“The Anonymous People,” a much-heralded documentary film about the 23.5 million Americans living in long-term recovery and the emerging public recovery movement, will be shown at The Avalon Theatre in Easton on the evening of Wednesday, February 26, 2014, Sharon Dundon, CAC-AD, addiction specialist, University of Maryland Shore Regional Health, has announced.
Dundon is the organizer of a newly-formed advocacy and planning group, “Recovery for Shore,” which includes representatives from a variety of Mid-Shore social service, health, mental health, business and nonprofit organizations as well as concerned citizens. With the goal of promoting public awareness and support for recovery from alcohol and other drug addiction, bringing this landmark film to the Mid-Shore region is Recovery for Shore’s first initiative.
According to Dundon, “The Anonymous People” features interviews with more than 30 people who are among the millions in long-term recovery from drug and alcohol addiction and who made the courageous decision to speak publicly. Appearing in the film are an award-winning actress, a former NBA star, a former Miss USA, a veteran news anchor, a former member of the U.S Congress and many others. These individuals and others have “come out” to help counter prevailing negative public attitudes toward the process of recovery and individuals engaged in it. The film questions why the U.S. has criminalized and given superficial treatment to a chronic illness that has an annual price tag of $350 billion.
“The Anonymous People” aims to transform public discourse in the same way honest, open discussion about topics such as breast cancer, HIV/AIDS, and being gay helped spark widespread change in public perception about those issues. The film addresses the question, “Why don’t we treat addiction in this country like any other health issue?”
Says Dundon, “Because this film focuses not on the horrors of addiction, but on the true potential and benefits of recovery, we see the screening at The Avalon as an exciting opportunity to get people in our community to begin thinking differently. Many people in our communities lead productive, successful lives in recovery. We believe that this film will help share that reality with our Mid-Shore friends, neighbors, elected representatives and civic leaders. Increasing understanding and changing perceptions – these are first steps toward strengthening support for recovery programs.”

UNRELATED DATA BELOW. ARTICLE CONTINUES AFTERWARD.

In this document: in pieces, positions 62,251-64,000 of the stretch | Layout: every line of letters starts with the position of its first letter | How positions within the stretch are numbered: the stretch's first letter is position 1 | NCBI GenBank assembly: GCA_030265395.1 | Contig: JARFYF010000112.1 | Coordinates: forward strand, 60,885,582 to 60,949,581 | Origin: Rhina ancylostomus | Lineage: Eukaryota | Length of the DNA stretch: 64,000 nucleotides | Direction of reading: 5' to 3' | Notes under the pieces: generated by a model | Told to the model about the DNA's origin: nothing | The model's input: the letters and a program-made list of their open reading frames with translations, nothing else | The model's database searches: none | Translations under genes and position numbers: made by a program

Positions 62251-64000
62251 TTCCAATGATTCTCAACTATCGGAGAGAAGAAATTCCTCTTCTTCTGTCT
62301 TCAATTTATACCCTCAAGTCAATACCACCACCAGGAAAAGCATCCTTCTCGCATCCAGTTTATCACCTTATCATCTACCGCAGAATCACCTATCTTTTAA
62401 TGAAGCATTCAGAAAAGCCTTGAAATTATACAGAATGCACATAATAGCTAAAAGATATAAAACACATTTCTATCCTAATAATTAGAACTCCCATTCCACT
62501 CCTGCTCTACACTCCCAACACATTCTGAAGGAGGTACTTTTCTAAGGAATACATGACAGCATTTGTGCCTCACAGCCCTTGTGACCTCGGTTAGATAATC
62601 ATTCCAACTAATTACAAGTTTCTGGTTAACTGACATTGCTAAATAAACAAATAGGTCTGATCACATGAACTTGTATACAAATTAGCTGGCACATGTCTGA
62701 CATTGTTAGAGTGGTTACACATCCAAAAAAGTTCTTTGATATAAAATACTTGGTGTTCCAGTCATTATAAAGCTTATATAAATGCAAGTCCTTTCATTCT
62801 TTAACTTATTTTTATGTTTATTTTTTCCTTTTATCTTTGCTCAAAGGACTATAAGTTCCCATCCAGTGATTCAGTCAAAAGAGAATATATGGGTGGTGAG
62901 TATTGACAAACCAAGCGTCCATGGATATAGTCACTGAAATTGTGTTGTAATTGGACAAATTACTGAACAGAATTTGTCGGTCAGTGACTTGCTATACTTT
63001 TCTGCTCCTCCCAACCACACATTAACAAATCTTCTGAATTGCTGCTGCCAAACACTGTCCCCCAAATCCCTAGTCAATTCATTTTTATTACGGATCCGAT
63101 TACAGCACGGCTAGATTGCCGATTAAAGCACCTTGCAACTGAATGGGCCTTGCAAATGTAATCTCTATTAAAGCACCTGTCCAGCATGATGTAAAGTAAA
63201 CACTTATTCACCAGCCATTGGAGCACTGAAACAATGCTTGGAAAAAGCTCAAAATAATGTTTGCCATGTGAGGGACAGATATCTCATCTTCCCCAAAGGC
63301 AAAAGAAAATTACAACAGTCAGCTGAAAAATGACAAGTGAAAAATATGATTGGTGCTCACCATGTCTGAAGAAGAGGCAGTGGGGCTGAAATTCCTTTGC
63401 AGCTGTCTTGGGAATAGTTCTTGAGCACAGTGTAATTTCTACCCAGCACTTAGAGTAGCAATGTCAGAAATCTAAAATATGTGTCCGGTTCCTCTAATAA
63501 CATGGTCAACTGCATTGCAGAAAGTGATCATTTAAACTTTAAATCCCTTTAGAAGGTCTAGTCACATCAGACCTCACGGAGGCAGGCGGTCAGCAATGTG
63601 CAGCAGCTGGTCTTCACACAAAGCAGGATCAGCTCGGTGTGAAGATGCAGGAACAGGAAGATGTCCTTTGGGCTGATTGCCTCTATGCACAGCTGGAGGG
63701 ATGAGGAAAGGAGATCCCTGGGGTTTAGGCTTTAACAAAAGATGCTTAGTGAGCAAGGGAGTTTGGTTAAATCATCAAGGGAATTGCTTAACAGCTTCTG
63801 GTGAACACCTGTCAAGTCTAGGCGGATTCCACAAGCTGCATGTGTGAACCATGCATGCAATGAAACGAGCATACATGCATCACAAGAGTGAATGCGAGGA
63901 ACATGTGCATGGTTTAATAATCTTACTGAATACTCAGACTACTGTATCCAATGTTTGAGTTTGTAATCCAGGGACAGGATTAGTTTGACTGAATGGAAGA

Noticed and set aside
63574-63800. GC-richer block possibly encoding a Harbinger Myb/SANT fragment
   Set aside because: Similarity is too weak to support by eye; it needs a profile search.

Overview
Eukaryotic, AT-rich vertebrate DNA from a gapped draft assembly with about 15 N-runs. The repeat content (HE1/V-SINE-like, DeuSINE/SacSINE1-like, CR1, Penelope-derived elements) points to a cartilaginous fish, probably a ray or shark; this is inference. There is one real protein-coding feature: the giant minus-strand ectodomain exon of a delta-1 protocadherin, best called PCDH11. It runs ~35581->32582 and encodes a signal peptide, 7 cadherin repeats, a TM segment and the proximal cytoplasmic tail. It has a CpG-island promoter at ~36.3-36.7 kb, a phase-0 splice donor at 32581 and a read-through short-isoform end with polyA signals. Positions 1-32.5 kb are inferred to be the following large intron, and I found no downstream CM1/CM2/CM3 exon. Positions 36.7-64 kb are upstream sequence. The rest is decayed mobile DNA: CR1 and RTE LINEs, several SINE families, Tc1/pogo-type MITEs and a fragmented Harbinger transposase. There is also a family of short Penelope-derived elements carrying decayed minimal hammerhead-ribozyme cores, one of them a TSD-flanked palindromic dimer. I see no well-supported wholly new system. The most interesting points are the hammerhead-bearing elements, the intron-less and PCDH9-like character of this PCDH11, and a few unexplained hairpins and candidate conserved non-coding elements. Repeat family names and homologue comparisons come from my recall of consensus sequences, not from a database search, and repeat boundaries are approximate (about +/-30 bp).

Admission to the film is free but due to limited seating, advance ticketing is highly recommended. Free tickets may be obtained online at https://www.eventbrite.com/e/the-anonymous-people-building-a-recovery-movement-tickets-10189405787 ; Facebook users may visit the Recovery for Shore page and follow links for tickets. The movie trailer may be viewed online at http://www.theanonymouspeople.com.
Doors to The Avalon will open at 6:30 p.m. and the screening begins at 7 p.m. Complimentary refreshments will be served.
“The Anonymous People” screening is sponsored by University of Maryland Shore Regional Health, Talbot Partnership for Alcohol and Other Drug Prevention, Talbot County Prevention Program, Mid-Shore Mental Health, Talbot County Department of Social Services, Rise Up Coffee, Washington Street Pub, Warwick Manor and Recovery for Shore.
Photo: Several members of Recovery For Shore, a newly-formed planning and advocacy group, at a recent meeting regarding the upcoming film screening of “The Anonymous People,” set for February 26 at The Avalon Theater in Easton. Shown are: front row, Sharon Dundon, Tracie Nolan, Kathy Norman, and Bonnie Ball-Doerfler; back row, Gary Pearce, Caroline George, Keith Richardson, Paula Lowery, Emily Joiner and Charles Roe. (Not shown are Ann Marie Cox, Doug Kirby, Diane Lane, Carolyn Jafee, John Winslow, Jackie Davis, Kathy Stevenson, Gary Fry, Neil Edwards, Julian Markham and Kelly Reynolds.